Why is it that I assign outputs to color numbers via glFragDataLocation first and then define a mapping to the drawbuffers anyway?
Many of the annoying things in OpenGL can be summed up by the following two phrases:
1: Maximize backwards compatibility.
2: It sounded like a good idea at the time.
First, there came ARB_draw_buffers. This came around 2004, so FBOs didn’t exist yet and even GLSL was only 1.10. The idea was to simply allow shaders to render to multiple buffers in the default framebuffer, like the GL_AUXi buffers and such.
It gave GLSL fragment shaders new outputs: gl_FragData, which was an array of some number of possible outputs. Since this was an array, you still needed some way to say where each array entry went. And thus, you needed glDrawBuffers: a mapping from array index to an actual buffer name.
EXT_framebuffer_objects gave us FBOs, but really that didn’t affect this; all it gave us was a different set of values for glDrawBuffers.
The next major change came with EXT_texture_integer combined with EXT_fbo. Now, it became desirable to write to integer textures. gl_FragData is ultimately defined as follows:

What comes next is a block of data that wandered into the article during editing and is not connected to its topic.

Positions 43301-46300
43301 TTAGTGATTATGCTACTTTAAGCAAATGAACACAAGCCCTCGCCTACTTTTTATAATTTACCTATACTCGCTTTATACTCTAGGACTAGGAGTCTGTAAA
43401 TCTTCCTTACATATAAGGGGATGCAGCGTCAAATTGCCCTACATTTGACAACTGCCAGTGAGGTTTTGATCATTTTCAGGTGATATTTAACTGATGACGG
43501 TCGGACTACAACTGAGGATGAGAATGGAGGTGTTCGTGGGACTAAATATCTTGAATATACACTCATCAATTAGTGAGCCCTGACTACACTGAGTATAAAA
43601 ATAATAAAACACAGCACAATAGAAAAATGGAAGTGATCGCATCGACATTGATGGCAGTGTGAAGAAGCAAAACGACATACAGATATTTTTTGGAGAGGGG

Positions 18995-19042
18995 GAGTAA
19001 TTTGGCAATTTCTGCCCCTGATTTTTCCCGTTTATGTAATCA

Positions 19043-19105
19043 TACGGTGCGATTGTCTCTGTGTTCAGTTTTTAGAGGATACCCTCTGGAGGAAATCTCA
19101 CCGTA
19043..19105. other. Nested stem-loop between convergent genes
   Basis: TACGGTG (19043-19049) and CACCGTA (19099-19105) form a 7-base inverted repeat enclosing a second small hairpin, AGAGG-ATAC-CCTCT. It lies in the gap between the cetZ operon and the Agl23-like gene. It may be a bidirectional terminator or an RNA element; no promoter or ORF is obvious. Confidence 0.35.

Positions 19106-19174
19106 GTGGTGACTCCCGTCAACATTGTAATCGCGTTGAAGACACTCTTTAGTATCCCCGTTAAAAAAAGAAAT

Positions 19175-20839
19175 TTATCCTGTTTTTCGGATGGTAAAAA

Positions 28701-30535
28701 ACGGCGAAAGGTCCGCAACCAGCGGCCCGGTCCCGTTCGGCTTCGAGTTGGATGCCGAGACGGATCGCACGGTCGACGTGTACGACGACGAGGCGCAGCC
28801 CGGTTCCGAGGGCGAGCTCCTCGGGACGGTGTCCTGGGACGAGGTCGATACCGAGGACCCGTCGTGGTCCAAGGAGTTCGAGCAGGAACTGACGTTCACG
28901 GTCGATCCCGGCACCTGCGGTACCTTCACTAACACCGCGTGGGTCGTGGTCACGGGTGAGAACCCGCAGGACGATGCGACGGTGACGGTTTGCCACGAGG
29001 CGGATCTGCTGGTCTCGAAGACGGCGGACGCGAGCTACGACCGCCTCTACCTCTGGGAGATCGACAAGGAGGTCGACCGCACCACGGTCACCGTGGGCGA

out vec4 gl_FragData[#];
That’s a real problem, because a
vec4 is a floating-point vector. And GL 3.0 was introducing integer textures and render targets. You needed a way to write to an integer output. Which now means that you need to be able to define an integer output.
Enter EXT_gpu_shader4, which is where we see the first appearance of glBindFragDataLocation (in EXT form, of course). Thanks to point 1, the ARB wasn’t willing to fundamentally rewrite how buffer draw mapping worked. So they took the route of least resistence.
Each fragment shader output in the gl_FragData days had an index. Therefore, in the post-gl_FragData days, it will have an index again. Except now, it’s arbitrarily defined by the user. It causes the least change to the API. Shaders can define these outputs, and outside of some glBindFragDataLocation work, no other part of the user’s code would have to change to make everything work under the new system. Everything would work as it did before.
And 5 years later, we would look back and go, “this seems silly.”